Livestock herders in the Americas arose from a tradition based in Spain and Portugal, who brought their riding and herding skills with them when Mexico and California were colonized in the 16th and 17th centuries. Today, many of the skills of the western ‘cowboy’ can be attributed to these early vaqueros and their mastery of working herds from horseback.
Vaquero was the name for these early horse whisperers, but the name goes deeper and is actually a nod at the style of horsemanship and herding that began to gain popularity in medieval Spain.
Because of the environment the cattle herds were being bred in, mostly dry and arid with sparse vegetation, cattle needed vast amounts of land to graze upon. These distances were far too great for man to cover on foot, and the use of horses became necessary to keep the large herds safe and fed well.
This technique of raising cattle was so popular that it spread throughout the Iberian peninsula and the cowboys of the Americas can be traced back to those first vaqueros who came to the North American continent so long ago; even the equipment used for controlling the horses has come from there.
After arriving in America, the vaquero tradition evolved and spread north and south, all the way from Argentina to Canada. Around the 18th century, while much of what is now the western US was being colonized, that English settlers began to have interactions with vaqueros and the two cultures began to mix, bringing about the traditions of the modern day cowboy.
Herding cattle was not the only work that vaqueros did though, and training unbroken horses made up quite a bit of their skill set. Today some people refer to their way of breaking horses as horse whispering. The gentle, natural way of ‘speaking’ with horses and getting to know them on a personal level has gained more popularity in the last 50 years and is now seen as the epitome of horsemanship training.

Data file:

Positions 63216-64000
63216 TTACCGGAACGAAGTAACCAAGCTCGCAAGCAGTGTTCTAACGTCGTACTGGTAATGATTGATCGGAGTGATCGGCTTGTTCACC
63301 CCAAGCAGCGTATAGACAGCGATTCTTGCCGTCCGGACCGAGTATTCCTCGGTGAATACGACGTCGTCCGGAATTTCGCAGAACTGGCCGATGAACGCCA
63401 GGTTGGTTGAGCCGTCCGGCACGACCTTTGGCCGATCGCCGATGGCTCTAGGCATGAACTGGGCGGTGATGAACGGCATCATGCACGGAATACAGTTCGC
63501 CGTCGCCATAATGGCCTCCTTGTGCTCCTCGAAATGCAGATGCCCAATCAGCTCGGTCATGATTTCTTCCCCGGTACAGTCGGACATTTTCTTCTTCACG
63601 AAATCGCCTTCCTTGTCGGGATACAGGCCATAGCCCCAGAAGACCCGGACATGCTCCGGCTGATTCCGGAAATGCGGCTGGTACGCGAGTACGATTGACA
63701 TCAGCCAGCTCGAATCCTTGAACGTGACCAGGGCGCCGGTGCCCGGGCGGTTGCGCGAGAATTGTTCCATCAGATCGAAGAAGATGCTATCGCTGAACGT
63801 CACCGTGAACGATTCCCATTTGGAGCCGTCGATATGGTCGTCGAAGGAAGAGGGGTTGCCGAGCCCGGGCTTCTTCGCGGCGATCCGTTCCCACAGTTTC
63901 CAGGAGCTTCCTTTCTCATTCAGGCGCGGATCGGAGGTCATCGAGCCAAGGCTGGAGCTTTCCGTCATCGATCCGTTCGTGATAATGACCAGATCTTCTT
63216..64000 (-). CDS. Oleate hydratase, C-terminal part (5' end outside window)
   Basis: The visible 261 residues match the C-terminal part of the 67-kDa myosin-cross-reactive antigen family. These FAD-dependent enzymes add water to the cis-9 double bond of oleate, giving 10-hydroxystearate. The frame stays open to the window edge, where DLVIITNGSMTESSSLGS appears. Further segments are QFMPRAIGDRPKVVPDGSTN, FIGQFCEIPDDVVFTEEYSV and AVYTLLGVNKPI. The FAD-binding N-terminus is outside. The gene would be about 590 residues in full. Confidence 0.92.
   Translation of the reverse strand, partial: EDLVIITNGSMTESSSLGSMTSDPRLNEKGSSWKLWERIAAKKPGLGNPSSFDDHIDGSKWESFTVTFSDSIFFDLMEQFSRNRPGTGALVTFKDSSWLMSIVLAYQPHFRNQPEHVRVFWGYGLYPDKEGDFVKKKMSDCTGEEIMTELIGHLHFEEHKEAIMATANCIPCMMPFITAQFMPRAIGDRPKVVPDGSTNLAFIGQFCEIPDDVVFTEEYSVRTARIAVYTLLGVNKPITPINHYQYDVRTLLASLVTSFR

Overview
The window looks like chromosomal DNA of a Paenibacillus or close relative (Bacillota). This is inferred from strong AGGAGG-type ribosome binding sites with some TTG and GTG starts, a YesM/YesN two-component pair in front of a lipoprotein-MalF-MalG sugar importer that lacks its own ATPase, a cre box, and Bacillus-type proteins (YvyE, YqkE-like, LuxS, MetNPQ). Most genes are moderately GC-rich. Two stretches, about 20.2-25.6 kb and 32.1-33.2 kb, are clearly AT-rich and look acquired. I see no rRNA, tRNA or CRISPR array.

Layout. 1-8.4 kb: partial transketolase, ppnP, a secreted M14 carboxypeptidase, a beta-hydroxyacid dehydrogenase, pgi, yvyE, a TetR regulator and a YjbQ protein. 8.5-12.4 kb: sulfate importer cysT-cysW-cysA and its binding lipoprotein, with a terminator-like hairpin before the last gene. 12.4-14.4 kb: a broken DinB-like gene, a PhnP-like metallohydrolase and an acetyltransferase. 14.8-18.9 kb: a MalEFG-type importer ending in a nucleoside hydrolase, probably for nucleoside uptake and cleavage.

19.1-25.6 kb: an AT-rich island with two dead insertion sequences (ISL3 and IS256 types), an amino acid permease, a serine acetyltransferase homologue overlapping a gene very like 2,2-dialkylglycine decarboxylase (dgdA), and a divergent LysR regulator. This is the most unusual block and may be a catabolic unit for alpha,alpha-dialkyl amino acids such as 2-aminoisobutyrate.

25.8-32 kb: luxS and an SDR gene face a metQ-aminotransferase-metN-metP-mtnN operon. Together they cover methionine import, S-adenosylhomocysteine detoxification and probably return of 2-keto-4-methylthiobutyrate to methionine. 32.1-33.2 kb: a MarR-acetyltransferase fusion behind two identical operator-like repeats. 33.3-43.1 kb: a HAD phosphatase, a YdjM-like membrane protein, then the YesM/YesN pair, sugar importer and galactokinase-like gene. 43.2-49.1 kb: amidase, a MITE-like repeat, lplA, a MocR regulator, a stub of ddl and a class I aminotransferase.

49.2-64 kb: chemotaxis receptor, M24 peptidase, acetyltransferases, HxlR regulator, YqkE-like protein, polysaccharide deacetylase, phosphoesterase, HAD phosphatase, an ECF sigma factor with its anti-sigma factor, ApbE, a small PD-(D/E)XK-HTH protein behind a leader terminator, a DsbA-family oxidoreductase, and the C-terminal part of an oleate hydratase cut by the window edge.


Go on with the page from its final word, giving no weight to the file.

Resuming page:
Many vaqueros stayed in California once they settled there, and they were known for being highly skilled workers who rarely moved from the ranch they were born on, working with the same ranch family throughout their lifetime. Vaqueros also had a bit of a romantic streak and usually ended up marrying and starting families of their own to keep the family traditions alive.
Today there are two distinct traditions that can trace their origins back to the vaquero lifestyle – the California and Texas traditions. Both heavily employ vaquero knowledge and skills though they differ somewhat in approaches to cattle herding. California does not offer the wide open spaces of Texas and there was thus a need to keep cattle in closer confines in that area.
The spread and influence of the traditional vaqueros from early Spain spawned so many other cultural traditions along its path. Today’s equine culture owes many thanks to those first vaqueros who brought with them a natural understanding of the land and animals they worked so diligently.